I once had a case where the P was a US citizen but a resident of New Zealand. D removed the purely state action to USDC on diversity grounds. Even though P was living in the US at the time of the suit (and there was in personam), there was no diversity jurisdiction (i.e., SMJ) because he was not a resident of any district of the US. The point was never raised in the trial court, but the 4th CA reversed and remanded to the state court for lack of SMJ. That was one spittin’ mad defendant’s lawyer.

    Federal SMJ can be raised for the first time even after judgment is entered. It’s spooky stuff, Dude.

  6. As you note, “the CAFC found that that the location of an infringing “sale” [which must be in the U.S.] under Section 271 should not be limited by any ‘formalistic’ rules.” [Here, sales solely "F.O.B. Canada", ignoring what that means in commerical law.]
    Had it occured to anyone that this decision could have serious repercussions by direct application to the current major political ‘hot potato’ and serious economic issue of the numerous Americans buying patented prescription drugs [not just a few toy ice cubes] from, or in, Canada at much lower prices?

  7. Mr. Roethel, in World-Wide Volkswagen Corp. v. Woodson, 444 U.S. 286 (1980), the Supreme Court found NO personal jurisdiction in Oklahoma over the Volkswagen distributor, which sold cars in New York.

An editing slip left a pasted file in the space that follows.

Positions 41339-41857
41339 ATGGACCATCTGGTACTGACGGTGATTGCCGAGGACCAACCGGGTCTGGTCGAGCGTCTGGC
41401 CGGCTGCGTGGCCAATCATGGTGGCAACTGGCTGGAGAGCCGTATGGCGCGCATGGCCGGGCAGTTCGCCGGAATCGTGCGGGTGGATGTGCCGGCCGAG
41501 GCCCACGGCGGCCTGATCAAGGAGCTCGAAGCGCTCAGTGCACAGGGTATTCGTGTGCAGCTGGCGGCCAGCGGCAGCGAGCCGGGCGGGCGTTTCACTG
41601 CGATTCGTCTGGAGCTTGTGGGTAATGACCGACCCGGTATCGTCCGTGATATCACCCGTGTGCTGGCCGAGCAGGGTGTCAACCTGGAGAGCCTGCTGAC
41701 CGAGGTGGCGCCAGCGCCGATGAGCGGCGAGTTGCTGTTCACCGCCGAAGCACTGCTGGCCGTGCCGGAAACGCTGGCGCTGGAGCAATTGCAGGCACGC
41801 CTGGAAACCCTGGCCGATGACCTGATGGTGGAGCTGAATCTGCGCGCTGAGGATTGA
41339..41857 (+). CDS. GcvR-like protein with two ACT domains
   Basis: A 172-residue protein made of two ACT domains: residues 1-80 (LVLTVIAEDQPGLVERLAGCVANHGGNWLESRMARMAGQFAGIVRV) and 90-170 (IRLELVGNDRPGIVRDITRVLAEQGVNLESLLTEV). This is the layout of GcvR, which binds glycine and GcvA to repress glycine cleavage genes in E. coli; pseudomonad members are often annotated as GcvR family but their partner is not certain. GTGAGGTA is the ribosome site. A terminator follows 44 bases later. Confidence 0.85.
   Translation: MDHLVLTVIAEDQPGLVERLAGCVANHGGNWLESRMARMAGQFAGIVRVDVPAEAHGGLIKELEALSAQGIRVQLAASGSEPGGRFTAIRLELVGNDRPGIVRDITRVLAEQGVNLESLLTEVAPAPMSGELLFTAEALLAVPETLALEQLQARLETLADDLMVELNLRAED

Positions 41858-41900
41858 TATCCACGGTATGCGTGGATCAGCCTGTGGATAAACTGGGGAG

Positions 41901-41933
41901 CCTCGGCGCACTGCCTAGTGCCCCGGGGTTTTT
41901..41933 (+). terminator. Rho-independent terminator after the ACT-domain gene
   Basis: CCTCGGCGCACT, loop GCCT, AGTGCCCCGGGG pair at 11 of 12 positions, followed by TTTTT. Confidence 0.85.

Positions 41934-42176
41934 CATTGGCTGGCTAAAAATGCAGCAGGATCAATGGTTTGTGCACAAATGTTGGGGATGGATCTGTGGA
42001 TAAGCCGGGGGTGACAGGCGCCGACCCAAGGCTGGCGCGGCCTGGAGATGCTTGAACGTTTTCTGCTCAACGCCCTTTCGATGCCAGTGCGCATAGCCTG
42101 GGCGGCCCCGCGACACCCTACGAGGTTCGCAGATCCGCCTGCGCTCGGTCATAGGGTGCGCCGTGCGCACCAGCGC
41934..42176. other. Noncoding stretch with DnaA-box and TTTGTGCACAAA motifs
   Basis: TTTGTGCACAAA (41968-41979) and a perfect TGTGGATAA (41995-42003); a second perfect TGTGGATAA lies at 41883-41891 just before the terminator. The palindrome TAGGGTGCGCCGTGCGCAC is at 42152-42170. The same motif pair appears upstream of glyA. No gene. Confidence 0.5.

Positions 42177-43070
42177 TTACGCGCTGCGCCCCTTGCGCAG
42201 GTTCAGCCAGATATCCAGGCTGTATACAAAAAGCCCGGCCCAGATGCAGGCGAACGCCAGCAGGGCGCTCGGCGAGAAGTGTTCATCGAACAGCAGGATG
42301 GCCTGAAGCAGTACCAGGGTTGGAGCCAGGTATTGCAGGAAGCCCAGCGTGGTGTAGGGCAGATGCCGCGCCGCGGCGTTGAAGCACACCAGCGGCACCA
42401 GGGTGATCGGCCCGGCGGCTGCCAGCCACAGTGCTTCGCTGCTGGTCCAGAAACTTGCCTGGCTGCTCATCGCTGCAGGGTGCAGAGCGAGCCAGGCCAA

This is a good opinion, but pretty unremarkable and straightforward. It often happens that litigants (and judges, occasionally) incorrectly frame challenges to the plaintiff’s substantive case as challenges to the court’s subject matter jurisdiction (the conduct alleged in the complaint doesn’t fall within the statute; therefore no subject matter jurisdiction). There are some types of cases in which that distinction can be confusing (see, e.g., this opinion at p. 24, fn. 18) link to ca3.uscourts.gov but it shouldn’t be confusing in this context.

  8. How much could a few infringing glowing ice cubes be worth, especially because estimating the degree of infringement is going to be ridiculously speculative. Glow ice cubes go nicely with pink flamingos.

  9. “the Canadian defendant argued that the sales were made in Canada and then shipped f.o.b..”

    I think you mean “shipped f.o.b. Canada.” The alternatives are f.o.b. origin or f.o.b. destination. The argument here, of course, is that they gave up title in Canada. The court apparently said that this doesn’t matter.

  10. Nice to see that the CAFC’s law clerks still remember their Con Law. Good reminder that one must consider both subject matter jurisdiction and personal jurisdiction. I seem to recall a SCOTUS decision from the 80′s or so involving Volkswagen in which the Court determined that personal jurisdiction can be found when a Defendant “purposely avails itself of the benefits of the locale” by selling to customers in the U.S. If a company doesn’t want to defend in the U.S., don’t sell to customers in the U.S.

  11. Dennis, thanks for including a summary at the beginning of the case report. This is a great feature.